The much larger issue that isn't just a morality issue is that it looks like he faked much of his evidence. This part has nothing to do with the morality. It looks like a bunch of the evidence presented was faked and the author has since withdraw his paper. While the study hasn't been disproved, it seems pretty clear that there were either grievous errors or it wa
      • Who cares where the egg came from?

        I'm sorry to inform everyone that our grant may not be renewed because we don't have access to enough eggs to demonstrate progress on our research. As a result, some positions may not be funded next year.

        BTW, anyone here want to donate some eggs?
    • The cloning has not been proven 'fake' yet. I think it is only some of the 'morality' of the experiment that could be called into question so far.

      True, the BBC used an incorrect headline and Slashdot copied it. It gives an impression similar to "United States Moon Landing Successes Faked". Most people would consider that to mean that the BBC is saying that the moon landings were fake.
    • that's how science works. everybody thinks you're a kook pushing a crock. evidence with errors looks better than evidence with absolutely no errors, and where everything exactly supports the theory. on its face, a work with all the curves being exactly the same should raise all the red flags you got.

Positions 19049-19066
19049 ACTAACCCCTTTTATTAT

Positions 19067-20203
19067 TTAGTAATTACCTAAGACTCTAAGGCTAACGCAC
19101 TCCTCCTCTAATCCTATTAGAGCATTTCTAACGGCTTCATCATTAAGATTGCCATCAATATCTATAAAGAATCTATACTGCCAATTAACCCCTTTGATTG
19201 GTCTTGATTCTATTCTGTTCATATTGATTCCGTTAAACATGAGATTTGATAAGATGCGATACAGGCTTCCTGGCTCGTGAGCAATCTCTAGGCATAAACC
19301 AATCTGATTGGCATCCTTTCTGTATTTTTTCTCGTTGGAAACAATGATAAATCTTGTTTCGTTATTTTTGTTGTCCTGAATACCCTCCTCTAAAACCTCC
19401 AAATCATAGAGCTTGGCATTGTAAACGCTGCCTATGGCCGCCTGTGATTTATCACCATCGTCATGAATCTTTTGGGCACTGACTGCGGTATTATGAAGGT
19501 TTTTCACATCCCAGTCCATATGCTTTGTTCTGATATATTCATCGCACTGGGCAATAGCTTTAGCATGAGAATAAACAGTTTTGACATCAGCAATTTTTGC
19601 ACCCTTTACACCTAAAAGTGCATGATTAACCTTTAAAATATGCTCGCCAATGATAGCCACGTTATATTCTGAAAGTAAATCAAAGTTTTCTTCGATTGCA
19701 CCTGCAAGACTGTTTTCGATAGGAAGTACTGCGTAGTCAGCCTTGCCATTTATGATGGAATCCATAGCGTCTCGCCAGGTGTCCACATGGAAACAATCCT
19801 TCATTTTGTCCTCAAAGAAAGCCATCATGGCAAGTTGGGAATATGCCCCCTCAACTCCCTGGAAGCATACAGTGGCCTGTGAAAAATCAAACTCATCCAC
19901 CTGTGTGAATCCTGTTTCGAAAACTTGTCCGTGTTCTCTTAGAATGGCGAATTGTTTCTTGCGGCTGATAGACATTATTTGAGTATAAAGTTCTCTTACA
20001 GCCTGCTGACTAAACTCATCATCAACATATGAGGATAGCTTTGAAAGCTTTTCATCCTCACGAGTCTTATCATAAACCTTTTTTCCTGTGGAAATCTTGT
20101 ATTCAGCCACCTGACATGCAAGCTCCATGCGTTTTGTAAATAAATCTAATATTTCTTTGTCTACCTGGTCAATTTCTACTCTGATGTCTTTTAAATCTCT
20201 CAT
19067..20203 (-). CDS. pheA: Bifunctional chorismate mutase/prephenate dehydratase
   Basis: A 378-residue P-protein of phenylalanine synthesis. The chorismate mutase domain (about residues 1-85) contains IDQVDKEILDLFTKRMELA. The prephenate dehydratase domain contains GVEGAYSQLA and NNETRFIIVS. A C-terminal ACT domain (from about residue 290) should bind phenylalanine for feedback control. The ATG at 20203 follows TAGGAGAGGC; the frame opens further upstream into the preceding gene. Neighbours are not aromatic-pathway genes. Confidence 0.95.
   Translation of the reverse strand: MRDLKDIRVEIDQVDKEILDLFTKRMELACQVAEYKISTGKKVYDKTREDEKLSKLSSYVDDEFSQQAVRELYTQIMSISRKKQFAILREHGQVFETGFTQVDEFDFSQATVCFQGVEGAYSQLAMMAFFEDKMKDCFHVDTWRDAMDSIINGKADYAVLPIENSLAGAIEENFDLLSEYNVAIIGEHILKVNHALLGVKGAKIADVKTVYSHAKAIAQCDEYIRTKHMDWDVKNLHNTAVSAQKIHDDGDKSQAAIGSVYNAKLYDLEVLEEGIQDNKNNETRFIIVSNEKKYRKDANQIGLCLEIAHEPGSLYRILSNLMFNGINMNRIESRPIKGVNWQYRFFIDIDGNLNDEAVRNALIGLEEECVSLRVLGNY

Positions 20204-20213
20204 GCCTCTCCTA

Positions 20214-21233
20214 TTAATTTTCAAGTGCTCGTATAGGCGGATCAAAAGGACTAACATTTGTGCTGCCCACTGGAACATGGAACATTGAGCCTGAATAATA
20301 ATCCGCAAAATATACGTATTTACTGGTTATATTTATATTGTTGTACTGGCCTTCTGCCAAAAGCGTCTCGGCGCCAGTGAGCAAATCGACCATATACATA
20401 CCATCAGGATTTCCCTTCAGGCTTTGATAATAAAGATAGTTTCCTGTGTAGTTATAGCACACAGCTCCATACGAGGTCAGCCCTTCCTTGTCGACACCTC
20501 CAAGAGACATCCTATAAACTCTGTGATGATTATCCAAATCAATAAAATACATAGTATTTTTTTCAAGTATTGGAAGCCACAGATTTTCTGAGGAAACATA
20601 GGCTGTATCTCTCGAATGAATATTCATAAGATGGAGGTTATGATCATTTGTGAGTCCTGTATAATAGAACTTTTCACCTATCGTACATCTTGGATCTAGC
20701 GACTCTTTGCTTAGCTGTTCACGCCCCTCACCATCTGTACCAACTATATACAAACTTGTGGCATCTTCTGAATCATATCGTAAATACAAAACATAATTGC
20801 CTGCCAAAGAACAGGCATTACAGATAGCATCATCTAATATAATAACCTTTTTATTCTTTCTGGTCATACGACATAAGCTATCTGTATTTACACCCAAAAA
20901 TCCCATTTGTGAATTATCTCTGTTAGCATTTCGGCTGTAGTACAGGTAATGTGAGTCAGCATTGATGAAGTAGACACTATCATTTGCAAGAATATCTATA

once other researchers duplicate the claims, and prove the experiments are repeatable and the claims justifyable, then the real debate on some nutty new theory can begin.

      until then, "it's a startling new clai
  • How exactly does one fake a colony of cells? A bit of moldy cheese? Take one stem cell colony and just replicate it?

    I assume the controvercy is that they didn't have the degree of success they claimed (plus dishonesty in scientific study is generally frowned upon).
    • Re:Faked how? (Score:2, Informative)

      by Kristoph (242780)
      I think if you RTFA you will see that they essentially faked photographs/data of 9 out of the 11 colonies by using the donor cells and the 2 colonies they did actually produce.

      ]{
    • Here [newscientist.com] is a better article (with more explanations at least) than the one posted on /.

      And the sad thing this is the link posted on fark.com [fark.com] a full day before /. did. And they did it With a much better headline.

      "Slashdot.org : News for non-inquisitive Nerds"
    • The one that wants his name removed from the paper said that some of the photos of "cloned cells" were really photos of real cells. and of course they can just make up stats and results of their tests and observations.
  • by Anonymous Coward on Thursday December 15, 2005 @12:18PM (#14265324)
    It's only on Slashdot that you see "S. Korea Cloning Success Faked" as the headline instead of, "S. Korea Cloning Success Possibly Faked".